Blood-blister aneurysms (BBAs) of the internal carotid artery (ICA) have a poor natural history associated with high morbidity and mortality. Currently, both surgical and endovascular techniques are employed to treat BBAs; thus, the authors sought to perform a meta-analysis to compare the efficacy and safety of these approaches.
A literature search of PubMed, MEDLINE, and Google Scholar online databases was performed to include pertinent English-language studies from 2005 to 2015 that discussed the efficacy and safety of either surgical or endovascular therapies to treat BBAs.
Thirty-six papers describing 256 patients with BBAs treated endovascularly (122 procedures) or surgically (139 procedures) were examined for data related to therapeutic efficacy and safety. Pooled analysis of 9 papers demonstrated immediate and late (mean 20.9 months) aneurysm occlusion rates of 88.9% (95% CI 77.6%–94.8%) and 88.4% (95% CI 76.7%–94.6%), respectively, in surgically treated patients. Pooled analysis of 12 papers revealed immediate and late aneurysm obliteration rates of 63.9% (95% CI 52.3%–74.1%) and 75.9% (95% CI 65.9%–83.7%), respectively, in endovascularly treated aneurysms. Procedure-related complications and overall poor neurological outcomes were slightly greater in the surgically treated cases than in the endovascularly treated cases (27.8% [95% CI 19.6%–37.8%] vs 26.2% [95% CI 18.4%–35.8%]), indicating that endovascular therapy may provide better outcomes.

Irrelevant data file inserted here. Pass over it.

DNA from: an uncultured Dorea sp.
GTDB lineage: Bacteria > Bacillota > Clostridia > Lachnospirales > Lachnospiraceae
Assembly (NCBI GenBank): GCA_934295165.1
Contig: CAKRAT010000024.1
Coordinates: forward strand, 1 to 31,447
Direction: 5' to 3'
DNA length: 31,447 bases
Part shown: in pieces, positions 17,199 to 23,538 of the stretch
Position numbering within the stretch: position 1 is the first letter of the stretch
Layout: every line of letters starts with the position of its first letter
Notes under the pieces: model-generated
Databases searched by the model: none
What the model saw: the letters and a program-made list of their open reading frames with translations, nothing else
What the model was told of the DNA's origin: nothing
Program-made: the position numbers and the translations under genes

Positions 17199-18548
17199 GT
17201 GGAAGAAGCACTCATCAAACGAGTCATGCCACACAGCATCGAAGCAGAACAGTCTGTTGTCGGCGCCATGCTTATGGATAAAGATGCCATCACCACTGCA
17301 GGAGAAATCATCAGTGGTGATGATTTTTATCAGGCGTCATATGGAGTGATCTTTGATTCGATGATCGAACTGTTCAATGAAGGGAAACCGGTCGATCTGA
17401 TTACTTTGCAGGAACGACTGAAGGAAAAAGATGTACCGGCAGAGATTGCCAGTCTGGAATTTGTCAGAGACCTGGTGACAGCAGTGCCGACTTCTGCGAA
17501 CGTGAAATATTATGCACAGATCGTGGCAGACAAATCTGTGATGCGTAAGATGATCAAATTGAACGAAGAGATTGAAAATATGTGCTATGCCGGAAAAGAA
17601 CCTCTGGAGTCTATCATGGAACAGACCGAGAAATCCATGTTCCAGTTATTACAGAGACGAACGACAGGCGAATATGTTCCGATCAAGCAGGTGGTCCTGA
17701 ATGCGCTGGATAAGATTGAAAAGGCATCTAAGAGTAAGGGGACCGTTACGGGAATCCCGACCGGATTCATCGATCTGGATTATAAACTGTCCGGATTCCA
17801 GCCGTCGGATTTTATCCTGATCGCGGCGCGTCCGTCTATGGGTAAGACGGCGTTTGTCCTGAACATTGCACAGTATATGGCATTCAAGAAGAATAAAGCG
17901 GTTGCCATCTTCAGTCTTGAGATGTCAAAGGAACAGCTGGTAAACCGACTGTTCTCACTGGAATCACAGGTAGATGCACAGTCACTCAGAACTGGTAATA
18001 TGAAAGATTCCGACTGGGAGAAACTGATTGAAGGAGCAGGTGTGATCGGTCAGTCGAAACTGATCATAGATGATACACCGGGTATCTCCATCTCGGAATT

Blood-blister aneurysms are rare, challenging lesions with a poor prognosis. Although surgical management potentially offers superior aneurysm obliteration rates immediately after treatment and at the long-term follow-up, endovascular therapy may have a better safety profile and provide better functional outcomes than surgery. A registry of patients treated for BBAs may be warranted to better document the natural course of the disease as well as treatment outcomes.